United Kingdom

UK’s stunning new climate target adds major pressure on Australia

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The UK government has just announced a target of a 78% reduction in the country’s emissions by the year 2035, effectively bringing forward its previous 2050 target by 15 years.

This is the first of many similar headlines you’ll be seeing this week. The ‘Earth Day’ climate summit due at the end of this week, convened by President Joe Biden of the United States, will see a range of different countries announcing upgraded climate ambitions.

The UK government target is a pointedly ambitious one. The number comes from a major report released last year by the country’s “Climate Change Committee (CCC)”, an independent government advisory body tasked with guiding the government’s trajectory to net zero by 2050. The target is enshrined in legislation, and has been upgraded to include emissions from international aviation and shipping, a significant proportion of the country’s emissions.

The CCC’s sixth carbon budget report (6CB) outlined a clear pathway from current emissions to net zero, detailing the significant changes that must occur across a range of sectors, and including a collection of related scenarios. The report shows that to be on track for net zero by 2050, the UK must reduce emissions by at least 78% by the year 2035, extending and sustaining the current level of emissions reductions across the entire economy.

Previous reductions have come from increased energy efficiency and the phase-out of coal, but future emissions reductions will come from electrifying transport, heating and industry, ending fossil fuel usage by 2035 and implementing carbon capture and carbon removal for residual emissions.

While the adoption of the target has been welcomed, several UK energy experts and analysts have highlighted that detailed and effective policy must follow, particularly focused on the transport and residential heating sectors. This will be particularly challenging, but the UK’s Prime Minister, Boris Johnson, is expected to announce a range of new policies in the lead up to the 26th Conference of Parties meeting to be held in Glasgow at the end of this year.

In announcing their target, the UK government also somewhat distanced themselves from the CCC’s 6CB report. “The government will look to meet this reduction target through investing and capitalising on new green technologies and innovation, whilst maintaining people’s freedom of choice, including on their diet”, said the Johnson government. In the CCC’s 6CB modelling exercise, diet changes account for 10MTCO2-e of emissions reductions (of 52 MTCO2-e abated in total) in the year 2050, but 35MTCO2-e of ‘residual’ emissions remain.

In the power sector, significant change has already occurred. Coal has been functionally removed from the UK’s power system, save for occasional activations. This means the pathway for full grid decarbonisation is a matter of either shutting down gas-fired power or allowing only gas-fired power stations equipped with carbon capture; something which features in the CCC’s modelling (“dispatchable low carbon generation” includes gas with CCS, bioenergy with carbon capture and storage, and ‘firm power’ includes nuclear).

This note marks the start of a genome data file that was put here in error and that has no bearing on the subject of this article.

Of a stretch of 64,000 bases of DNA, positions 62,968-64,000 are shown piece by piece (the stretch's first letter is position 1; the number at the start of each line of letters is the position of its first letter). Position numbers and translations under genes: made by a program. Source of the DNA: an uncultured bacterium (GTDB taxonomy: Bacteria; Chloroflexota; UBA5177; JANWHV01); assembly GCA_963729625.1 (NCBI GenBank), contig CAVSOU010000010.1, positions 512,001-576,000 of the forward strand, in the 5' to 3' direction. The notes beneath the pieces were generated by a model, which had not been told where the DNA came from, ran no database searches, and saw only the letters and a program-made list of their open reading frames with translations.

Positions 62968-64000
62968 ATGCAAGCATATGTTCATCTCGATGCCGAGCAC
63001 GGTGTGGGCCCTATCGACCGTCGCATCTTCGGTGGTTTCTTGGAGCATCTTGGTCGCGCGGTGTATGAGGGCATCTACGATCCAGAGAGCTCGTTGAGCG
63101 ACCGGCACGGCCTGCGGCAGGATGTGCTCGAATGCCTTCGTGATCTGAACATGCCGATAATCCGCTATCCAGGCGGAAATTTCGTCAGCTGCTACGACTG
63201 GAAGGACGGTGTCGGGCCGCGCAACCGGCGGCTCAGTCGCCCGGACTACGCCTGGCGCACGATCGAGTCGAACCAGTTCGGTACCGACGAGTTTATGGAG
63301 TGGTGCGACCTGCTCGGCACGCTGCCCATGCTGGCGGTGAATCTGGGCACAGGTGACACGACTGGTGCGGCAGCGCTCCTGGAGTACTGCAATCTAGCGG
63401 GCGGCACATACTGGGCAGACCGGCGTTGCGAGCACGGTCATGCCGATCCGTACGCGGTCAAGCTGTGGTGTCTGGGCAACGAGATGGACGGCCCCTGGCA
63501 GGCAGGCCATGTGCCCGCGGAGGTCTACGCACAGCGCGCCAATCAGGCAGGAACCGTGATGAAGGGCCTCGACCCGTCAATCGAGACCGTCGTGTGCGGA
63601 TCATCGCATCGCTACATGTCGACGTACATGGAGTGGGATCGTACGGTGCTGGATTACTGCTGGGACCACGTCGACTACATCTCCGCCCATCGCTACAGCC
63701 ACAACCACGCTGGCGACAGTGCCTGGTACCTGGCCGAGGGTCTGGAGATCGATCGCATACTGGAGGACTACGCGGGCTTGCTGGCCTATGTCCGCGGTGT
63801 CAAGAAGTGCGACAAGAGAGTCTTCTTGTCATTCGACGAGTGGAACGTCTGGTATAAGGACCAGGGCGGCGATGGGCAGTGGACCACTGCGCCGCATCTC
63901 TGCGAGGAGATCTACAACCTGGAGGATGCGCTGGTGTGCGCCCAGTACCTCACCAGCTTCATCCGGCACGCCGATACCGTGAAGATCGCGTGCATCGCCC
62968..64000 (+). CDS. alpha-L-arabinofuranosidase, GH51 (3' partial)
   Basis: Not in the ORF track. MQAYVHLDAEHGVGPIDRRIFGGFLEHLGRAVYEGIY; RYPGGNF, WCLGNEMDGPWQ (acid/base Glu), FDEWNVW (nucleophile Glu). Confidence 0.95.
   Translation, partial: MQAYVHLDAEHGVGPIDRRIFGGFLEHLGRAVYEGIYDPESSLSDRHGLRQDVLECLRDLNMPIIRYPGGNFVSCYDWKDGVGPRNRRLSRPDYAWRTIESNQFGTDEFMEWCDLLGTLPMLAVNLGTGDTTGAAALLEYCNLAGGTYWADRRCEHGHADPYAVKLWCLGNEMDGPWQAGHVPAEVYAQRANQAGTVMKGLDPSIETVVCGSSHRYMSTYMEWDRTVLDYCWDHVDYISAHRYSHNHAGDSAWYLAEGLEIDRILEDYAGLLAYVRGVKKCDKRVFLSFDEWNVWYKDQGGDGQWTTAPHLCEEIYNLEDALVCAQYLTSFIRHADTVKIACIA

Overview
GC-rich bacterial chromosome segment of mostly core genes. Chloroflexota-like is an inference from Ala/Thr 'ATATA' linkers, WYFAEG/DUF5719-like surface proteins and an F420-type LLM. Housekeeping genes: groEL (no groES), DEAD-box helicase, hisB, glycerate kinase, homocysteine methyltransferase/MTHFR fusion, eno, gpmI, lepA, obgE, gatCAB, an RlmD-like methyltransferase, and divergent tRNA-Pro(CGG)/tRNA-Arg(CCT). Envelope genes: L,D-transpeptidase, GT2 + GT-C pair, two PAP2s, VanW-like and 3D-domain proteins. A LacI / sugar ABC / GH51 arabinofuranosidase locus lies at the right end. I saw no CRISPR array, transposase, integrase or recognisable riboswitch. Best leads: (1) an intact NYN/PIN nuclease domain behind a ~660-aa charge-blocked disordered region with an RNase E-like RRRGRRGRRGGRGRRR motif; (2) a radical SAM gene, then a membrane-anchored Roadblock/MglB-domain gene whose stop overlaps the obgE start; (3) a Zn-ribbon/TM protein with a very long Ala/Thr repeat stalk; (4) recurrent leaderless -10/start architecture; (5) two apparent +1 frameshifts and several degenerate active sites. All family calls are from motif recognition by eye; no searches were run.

For the transport sector, a major transformation must occur very rapidly. The UK has announced a plan to fully phase out the sale of fossil vehicles by 2030, but the 2050 trajectory must see significant growth in various modes of emissions reductions in transport, including EVs, prior to 2030. Demand reductions also play a major role, in the CCC’s modelling.

The Johnson government’s climate targets are ambitious, cemented into legislation, operating on a short timeframe with clear accountability, but the policies tend to be focused on technology and business, with economy-wide considerations of jobs, benefits, costs and social justice and equity issues not featuring strongly.

This adds another layer of pressure onto the Morrison government. The UK’s baseline is the year 1990, but to compare this target to Australia and set both at a 2005 baseline, it is the equivalent of updating the current 26-28% target to 60%, and a target of 76% by 2035. Recall the half-year furore around the Labor opposition’s suggestion of a target of 45% by 2030, and you’ll know how improbable any such change is from Australia’s current government.

The UK’s climate policies are not without their problems, but the fundamental structure of climate policy is significantly removed from Australia’s current situation. Mutterings of “preferences” for net zero are essentially meaningless compared to a structured, accountable trajectory towards net zero, and an independent body providing clear advice on how to achieve those reductions.

It won’t be the first embarrassment on the global stage for Australia this week, but it’s a significant and serious one.

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